Face to Face, Brain to Brain: Exploring the Mechanisms of Dyadic Social Interactions

Saturday, 14 February 2015: 8:00 AM-9:30 AM
Room 210CD (San Jose Convention Center)
Uri Hasson, Princeton University, Princeton, NJ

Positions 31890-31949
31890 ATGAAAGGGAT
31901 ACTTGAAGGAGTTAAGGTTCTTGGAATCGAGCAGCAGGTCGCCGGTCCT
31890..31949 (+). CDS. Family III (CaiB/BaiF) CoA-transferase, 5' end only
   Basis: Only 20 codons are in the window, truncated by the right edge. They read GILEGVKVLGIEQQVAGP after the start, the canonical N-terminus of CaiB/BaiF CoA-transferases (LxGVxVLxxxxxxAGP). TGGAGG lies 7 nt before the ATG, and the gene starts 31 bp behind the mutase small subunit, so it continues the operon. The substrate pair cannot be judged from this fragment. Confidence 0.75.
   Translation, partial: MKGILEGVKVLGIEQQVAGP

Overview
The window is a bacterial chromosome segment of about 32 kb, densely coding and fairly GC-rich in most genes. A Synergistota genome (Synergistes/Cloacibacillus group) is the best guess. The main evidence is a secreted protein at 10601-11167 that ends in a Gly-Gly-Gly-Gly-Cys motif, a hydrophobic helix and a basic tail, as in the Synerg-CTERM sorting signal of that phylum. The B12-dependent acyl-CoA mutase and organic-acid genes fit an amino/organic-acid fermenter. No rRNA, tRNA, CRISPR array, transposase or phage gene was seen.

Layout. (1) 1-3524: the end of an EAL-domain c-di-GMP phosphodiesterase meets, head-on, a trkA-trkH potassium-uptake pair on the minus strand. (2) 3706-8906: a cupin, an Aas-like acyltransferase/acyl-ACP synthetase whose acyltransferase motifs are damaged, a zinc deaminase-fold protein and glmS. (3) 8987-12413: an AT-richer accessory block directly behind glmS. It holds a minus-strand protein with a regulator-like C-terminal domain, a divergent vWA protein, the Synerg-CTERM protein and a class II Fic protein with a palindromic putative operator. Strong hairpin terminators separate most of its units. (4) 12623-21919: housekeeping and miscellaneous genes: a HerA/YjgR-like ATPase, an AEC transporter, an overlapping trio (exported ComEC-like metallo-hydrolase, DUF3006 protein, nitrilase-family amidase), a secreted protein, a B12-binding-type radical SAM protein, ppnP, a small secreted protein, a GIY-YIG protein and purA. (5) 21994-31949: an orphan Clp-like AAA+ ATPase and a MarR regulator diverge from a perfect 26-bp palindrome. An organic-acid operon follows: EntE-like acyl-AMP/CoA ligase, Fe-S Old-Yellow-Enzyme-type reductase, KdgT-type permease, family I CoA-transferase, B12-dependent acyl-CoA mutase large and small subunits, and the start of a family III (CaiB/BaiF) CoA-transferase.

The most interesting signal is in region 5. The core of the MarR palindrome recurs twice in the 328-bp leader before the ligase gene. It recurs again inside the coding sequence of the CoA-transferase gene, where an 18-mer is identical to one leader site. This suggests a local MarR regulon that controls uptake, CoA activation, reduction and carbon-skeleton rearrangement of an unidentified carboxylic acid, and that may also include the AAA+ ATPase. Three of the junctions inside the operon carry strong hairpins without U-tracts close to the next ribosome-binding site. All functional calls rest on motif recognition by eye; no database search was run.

Cognition materializes in an interpersonal space. The emergence of complex behaviors requires the coordination of actions among individuals according to a shared set of rules. Despite the central role of other individuals in shaping our minds, experiments typically isolate human or animal subjects from their natural environment by placing them in a sealed quiet room where interactions occur solely with a computer screen. In everyday life, however, we spend most of our time interacting with other individuals. In the talk I will argue in favor of a shift from a single-brain to a multi-brain frame of reference. I will present a new analysis tool, in which we compute the “functional coherence” between the brain responses in a seed area in one subject and the responses in other subjects’ brains. While at rest we see no correlations in the responses across subjects, during the processing of real life stimuli the brain responses in one brain are coupled to the responses in another brain. Such neural coupling is mediate via the transmission of a signal (stimulus-to-brain coupling) through the environment. When the transmitted signal is speech signal which was produced by another brain, the inter-subject functional coherence analysis exposes a shared neural substrate that exhibits temporally aligned response patterns across the speaker and the listener. The recording of the neural responses from two brains opens a new window into the neural basis of interpersonal communication, and may be used to assess verbal and non-verbal forms of interaction in both human and other model systems.